Comfort tests to determine fabric performance with respect to management of liquid moisture, as in the case of sweating skin, are conducted in a standard atmosphere laboratory (70 ± 2°F and 65% RH).
The rate of water transport is measured according to a vertical strip wicking test. One end of a fabric strip is secured vertically while the opposite end dangles in a dish containing distilled water. The height to which the water was transported along the strip is measured at intervals of 1, 5, and 10 minutes, and reported in centimeters (cm). Higher wicking values show greater capability for transporting liquid water. Thermal imaging is used to monitor moisture transport when wicking cannot be easily detected with the naked eye.
Gravimetric Absorbency Testing System (GATS)
This test indicates the lateral wicking ability of a fabric, or the ability of the material to take-up liquid spontaneously in the direction perpendicular to its plane. Often this phenomenon is referred to as demand wettability. Demand wettability is measured by the amount of water drawn from a water filled reservoir through a tube connected to a porous, sintered glass test plate designed to mimic sweating skin. The test plate self adjusts to maintain a zero hydrostatic pressure differential relative to the water reservoir; water is drawn into the test fabric via capillary action.
Absorption measurements include the following.
- Wd – dry weight of the conditioned sample specimen, grams
- Ww – wet weight of the sample specimen at the end of the test, grams
- V – amount of water passed from the reservoir during 1000 seconds, grams
- T – time, minutes. This is the point where the extrapolated absorption and evaporation areas of the curve intersect.
Absorption parameters calculated from the above measurements include the following.
- C – absorbent capacity, grams, the amount of water contained in the sample at the end of the test. Higher values indicate more moisture is absorbed.
- Q – absorbency rate, g/min, the rapid rate of fluid loss, indicated by the high slope in the initial phase of the test. Higher values are generally desirable – meaning moisture is absorbed faster.
Evaporation parameters calculated from the above measurements include the following.
- Ep – percent evaporation, indicating the ratio of evaporated moisture to moisture absorbed. Higher values are generally desirable – meaning more moisture is evaporated.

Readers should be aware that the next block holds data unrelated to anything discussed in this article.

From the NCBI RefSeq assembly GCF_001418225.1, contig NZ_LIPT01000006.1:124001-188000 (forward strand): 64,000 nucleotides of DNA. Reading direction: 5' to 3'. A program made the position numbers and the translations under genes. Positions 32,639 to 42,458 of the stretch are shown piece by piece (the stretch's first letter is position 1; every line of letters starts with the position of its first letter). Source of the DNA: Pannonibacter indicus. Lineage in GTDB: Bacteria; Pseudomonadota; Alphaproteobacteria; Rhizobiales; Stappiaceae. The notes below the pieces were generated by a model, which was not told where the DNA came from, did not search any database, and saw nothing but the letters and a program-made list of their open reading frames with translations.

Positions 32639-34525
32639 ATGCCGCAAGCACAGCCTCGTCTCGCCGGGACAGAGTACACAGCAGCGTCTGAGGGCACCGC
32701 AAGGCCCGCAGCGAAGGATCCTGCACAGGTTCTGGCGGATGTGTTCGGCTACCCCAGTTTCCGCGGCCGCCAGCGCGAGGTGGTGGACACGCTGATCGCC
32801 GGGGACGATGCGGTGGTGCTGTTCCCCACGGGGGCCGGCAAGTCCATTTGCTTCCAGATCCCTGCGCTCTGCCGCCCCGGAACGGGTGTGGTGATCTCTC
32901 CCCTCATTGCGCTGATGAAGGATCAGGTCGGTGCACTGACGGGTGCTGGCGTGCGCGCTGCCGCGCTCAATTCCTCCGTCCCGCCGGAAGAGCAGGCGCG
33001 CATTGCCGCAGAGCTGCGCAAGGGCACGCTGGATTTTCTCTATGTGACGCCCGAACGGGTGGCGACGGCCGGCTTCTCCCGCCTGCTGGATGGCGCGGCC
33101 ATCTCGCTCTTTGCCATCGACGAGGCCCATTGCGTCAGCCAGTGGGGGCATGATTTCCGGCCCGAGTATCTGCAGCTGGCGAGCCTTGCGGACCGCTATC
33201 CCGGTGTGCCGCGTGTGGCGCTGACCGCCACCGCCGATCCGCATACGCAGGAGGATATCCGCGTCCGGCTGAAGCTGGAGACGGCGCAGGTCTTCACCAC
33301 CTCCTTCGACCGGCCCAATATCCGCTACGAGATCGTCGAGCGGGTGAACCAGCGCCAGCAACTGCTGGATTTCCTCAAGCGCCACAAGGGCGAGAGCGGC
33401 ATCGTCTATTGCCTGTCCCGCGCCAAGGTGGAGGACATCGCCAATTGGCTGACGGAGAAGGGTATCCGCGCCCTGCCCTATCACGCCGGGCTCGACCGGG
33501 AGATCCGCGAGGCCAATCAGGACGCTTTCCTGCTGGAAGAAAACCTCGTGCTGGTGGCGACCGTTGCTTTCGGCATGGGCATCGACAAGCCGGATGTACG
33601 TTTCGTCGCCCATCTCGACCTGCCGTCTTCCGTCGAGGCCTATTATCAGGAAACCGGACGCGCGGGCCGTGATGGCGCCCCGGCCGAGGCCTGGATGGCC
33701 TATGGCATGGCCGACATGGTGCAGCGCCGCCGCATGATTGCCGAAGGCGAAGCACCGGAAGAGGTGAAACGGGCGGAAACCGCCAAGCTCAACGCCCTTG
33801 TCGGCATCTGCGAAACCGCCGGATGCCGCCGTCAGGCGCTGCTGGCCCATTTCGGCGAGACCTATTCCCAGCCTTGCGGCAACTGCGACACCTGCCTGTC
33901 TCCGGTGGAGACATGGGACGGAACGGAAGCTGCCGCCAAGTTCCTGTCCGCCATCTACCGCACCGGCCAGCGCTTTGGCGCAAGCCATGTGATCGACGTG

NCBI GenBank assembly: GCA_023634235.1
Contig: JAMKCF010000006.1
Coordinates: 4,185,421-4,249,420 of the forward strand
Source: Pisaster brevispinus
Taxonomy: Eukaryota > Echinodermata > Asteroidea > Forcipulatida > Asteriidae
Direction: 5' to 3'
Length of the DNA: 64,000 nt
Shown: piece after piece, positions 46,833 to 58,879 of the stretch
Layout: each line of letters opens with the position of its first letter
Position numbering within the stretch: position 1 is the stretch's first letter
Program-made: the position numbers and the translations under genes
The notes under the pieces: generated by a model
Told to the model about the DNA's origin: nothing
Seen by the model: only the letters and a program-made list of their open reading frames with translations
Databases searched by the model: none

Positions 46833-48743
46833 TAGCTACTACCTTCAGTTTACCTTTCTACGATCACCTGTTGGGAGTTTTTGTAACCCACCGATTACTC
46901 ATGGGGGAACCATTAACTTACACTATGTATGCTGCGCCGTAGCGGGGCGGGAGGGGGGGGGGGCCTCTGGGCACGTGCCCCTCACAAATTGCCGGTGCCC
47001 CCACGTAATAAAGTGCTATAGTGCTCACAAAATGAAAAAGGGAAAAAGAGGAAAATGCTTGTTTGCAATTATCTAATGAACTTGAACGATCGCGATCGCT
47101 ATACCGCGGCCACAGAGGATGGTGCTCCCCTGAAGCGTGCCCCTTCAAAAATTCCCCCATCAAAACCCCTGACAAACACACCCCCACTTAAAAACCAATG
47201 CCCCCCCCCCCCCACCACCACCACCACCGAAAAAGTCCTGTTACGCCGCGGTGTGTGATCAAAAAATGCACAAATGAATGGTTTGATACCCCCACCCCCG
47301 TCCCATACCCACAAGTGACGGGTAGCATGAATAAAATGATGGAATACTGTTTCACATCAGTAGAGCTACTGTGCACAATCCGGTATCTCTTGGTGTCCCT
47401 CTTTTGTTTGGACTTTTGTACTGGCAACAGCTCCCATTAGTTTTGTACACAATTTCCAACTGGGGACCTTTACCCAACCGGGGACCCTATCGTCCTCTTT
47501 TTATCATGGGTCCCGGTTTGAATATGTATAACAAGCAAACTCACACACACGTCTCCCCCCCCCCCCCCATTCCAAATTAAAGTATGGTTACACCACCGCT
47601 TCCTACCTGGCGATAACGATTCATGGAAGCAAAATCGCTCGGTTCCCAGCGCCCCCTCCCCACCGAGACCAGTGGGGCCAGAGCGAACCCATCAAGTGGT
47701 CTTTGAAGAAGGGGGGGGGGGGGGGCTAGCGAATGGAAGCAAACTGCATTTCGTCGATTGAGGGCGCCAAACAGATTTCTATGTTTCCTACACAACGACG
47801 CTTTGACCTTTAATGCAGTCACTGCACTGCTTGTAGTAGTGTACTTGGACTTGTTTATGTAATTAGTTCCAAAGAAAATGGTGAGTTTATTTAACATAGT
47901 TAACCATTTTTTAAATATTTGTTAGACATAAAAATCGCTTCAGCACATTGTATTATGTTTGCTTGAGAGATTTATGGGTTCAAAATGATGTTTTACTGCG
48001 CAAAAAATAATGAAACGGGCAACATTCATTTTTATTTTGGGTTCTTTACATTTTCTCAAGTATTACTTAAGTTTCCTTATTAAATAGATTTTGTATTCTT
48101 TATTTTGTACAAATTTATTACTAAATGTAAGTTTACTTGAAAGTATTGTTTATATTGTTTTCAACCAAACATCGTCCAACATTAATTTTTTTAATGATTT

Moisture Management Tester
The Moisture Management Tester (MMT) measures, evaluates and classifies liquid management properties of fabrics per AATCC Test Method 195. The MMT evaluates absorption properties by measuring changes in electrical conductivity. A specimen is horizontally placed between an upper and lower sensor having concentric pins. A predetermined amount of a prepared test solution is dropped on the center of the upper facing surface (skin side) of the test specimen. As the solution is transported throughout the specimen, changes in electrical resistance are measured and recorded. Resistance output is then used to calculate moisture content. Results are used to grade the fabric using predetermined indices.
To determine the drying rate, or time until dry, of a saturated fabric, the dry weight of the sample specimen is first recorded. The average maximum absorption capacity value (C) obtained during the demand wettability test (GATS) is used as the amount of water added to the test specimen. Following saturation of the fabric, the wet weight is determined, and the specimen is placed in dish resting on an analytical balance; a set airflow is created over the specimen, and timing is started. Weight of the dish is automatically recorded in set intervals. When weight is constant for successive readings or when the fabric returns to its original weight (tare weight = 0), the final weight is recorded. Generally, comfort perception is more desirable to have a material that dries faster following absorption of liquid moisture.